The Public-Private Partnership for Carbon Efficiency

The Public-Private Partnership for Carbon Efficiency

The Public-Private Partnership for Carbon Efficiency

Implementing ICEMAN is not a difficult undertaking. However, the scope is very large, and it will require the expertise and experience found not just in the public sector, but in the private sector as well. For example, a private company will have greater success working across political party lines and international political boundaries and agendas. Therefore, a private company will be able to more efficiently implement such a large undertaking.

In order to implement ICEMAN quickly, efficiently, and with an integrity that will be accepted worldwide, we need the expertise—and cooperation—of the science community, the United States government and possibly governments in other countries as well, and private businesses. How do we bring this diverse coalition together?

Through a public-private partnership.

A public-private partnership can be incredibly powerful—and we have a perfect, recent illustration: the COVID-19 vaccine. Usually, it takes years to develop a vaccine, test it, and get it approved by the FDA. By contrast, Operation Warp Speed was announced on May 15, 2020, and the FDA approved the Moderna vaccine for emergency use on December 18, 2020—a mere six months after the operation was announced. It approved the Johnson & Johnson vaccine just over a month later, on February 28, 2021.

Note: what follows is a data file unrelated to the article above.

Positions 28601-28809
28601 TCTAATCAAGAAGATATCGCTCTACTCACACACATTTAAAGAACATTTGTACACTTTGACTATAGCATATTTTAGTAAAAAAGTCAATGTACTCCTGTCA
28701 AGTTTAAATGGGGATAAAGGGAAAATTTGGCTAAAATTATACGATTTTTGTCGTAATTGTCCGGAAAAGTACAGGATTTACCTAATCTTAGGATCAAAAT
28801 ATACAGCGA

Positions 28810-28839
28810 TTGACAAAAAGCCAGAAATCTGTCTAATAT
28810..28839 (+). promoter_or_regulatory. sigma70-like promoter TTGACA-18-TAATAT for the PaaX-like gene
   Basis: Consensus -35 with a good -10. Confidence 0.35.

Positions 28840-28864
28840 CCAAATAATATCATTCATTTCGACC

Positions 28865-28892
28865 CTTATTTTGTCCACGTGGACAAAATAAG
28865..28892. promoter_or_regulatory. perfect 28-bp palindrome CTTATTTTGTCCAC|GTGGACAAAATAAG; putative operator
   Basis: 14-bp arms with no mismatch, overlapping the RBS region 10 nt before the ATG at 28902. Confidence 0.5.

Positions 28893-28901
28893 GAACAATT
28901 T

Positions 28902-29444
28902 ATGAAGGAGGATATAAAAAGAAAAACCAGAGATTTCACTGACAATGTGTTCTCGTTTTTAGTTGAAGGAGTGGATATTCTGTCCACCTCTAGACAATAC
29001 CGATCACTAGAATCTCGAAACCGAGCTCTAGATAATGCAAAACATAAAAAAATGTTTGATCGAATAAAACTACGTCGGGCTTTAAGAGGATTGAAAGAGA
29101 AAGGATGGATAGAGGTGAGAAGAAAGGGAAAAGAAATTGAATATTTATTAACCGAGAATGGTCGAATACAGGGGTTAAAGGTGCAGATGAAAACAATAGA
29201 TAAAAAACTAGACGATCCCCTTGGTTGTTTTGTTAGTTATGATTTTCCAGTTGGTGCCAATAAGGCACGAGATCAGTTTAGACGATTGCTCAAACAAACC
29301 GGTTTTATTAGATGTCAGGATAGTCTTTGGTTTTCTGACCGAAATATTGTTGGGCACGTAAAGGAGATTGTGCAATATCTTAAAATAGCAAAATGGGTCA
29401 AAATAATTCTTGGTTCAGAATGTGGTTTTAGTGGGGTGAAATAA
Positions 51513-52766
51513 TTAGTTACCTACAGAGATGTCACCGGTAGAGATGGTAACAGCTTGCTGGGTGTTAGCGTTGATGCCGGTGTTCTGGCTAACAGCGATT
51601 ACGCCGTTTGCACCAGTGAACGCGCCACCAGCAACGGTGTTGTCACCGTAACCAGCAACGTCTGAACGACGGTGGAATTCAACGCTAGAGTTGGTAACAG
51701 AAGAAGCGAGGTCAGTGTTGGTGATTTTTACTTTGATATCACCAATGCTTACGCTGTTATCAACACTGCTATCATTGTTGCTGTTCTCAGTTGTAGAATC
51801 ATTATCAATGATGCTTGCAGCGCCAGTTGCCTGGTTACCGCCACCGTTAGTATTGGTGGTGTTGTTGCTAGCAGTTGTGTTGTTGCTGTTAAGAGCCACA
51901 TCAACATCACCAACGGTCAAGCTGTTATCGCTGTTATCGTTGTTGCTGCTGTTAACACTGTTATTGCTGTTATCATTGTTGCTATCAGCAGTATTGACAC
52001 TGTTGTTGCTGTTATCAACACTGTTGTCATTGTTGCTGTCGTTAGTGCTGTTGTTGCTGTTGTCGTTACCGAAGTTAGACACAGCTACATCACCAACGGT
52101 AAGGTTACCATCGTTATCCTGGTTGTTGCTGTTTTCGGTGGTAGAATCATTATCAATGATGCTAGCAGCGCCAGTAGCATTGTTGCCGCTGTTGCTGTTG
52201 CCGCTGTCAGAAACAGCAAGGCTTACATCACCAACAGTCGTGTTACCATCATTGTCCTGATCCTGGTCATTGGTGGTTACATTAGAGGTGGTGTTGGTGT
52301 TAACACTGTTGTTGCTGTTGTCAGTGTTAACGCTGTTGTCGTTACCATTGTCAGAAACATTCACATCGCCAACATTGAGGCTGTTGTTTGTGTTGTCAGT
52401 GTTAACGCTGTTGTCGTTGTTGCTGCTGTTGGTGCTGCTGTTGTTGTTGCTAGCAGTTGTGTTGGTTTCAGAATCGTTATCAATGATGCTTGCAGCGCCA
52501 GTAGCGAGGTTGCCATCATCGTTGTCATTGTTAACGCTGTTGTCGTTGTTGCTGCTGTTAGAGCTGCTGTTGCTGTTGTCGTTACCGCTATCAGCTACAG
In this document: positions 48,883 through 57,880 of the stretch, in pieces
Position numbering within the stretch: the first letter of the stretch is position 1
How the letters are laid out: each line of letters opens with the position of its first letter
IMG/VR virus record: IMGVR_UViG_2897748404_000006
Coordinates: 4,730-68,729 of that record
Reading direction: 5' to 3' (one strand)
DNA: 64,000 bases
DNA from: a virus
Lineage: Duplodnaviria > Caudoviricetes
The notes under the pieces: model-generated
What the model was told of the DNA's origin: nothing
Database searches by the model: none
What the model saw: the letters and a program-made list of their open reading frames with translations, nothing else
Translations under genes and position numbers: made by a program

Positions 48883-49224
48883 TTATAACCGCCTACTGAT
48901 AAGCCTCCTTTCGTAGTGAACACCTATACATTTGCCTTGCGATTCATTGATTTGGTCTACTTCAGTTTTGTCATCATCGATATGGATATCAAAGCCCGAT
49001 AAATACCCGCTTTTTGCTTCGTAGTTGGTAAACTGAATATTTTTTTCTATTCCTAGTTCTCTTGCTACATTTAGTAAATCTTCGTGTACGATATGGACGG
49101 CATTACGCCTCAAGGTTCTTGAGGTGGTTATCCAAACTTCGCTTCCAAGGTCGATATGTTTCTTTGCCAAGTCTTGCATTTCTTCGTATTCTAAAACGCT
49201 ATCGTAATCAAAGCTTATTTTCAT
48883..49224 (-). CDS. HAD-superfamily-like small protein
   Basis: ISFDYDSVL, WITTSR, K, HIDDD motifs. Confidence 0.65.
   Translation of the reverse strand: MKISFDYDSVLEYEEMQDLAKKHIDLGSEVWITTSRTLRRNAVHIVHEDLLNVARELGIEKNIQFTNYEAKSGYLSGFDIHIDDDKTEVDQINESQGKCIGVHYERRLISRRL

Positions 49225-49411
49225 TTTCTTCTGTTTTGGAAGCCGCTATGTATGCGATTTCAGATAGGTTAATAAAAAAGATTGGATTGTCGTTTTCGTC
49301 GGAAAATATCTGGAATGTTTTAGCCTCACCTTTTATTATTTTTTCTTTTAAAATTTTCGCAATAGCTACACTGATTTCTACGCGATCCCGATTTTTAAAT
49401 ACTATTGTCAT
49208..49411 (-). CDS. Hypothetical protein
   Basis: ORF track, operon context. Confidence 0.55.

This was possible because the US Department of Health and Human Services, the Department of Defense, and several other federal agencies partnered with eight companies in the private sector, granting them between $38 million and $2.1 billion each to develop a vaccine. With the power of this partnership, two private companies—Moderna and Johnson & Johnson—were able to develop and bring two effective and safe vaccines to market faster than has ever been done before.

A public-private partnership between ICEMAN and the EPA would look something like this:

The EPA would mandate emissions reporting from all businesses. The EPA already mandates reporting from large businesses, so this would simply be an expansion of the already existing mandate to include small businesses as well.

Implementing ICEMAN doesn’t include any regulation beyond requiring a company to report their greenhouse gas emissions. For ICEMAN to function, there does not need to be any mandate regarding the amount of emissions a company or product produces. The government does not need to mandate that companies or products maintain a certain Carbon Factor Index value. The government doesn’t even need to mandate that companies obtain a CFI certification for any product. ICEMAN is completely voluntary.

Individual municipalities, towns, or states can mandate a certain CFI rating for particular industries or products if they wish to do so. This is how the Home Energy Rating System (HERS) developed by the Residential Energy Services Network works. It is not a nationally government-mandated rating system. However, New York State wrote into the state building code that buildings must achieve under a certain HERS Index level. Some New York localities, like my town, have an even lower HERS Index requirement in their building codes.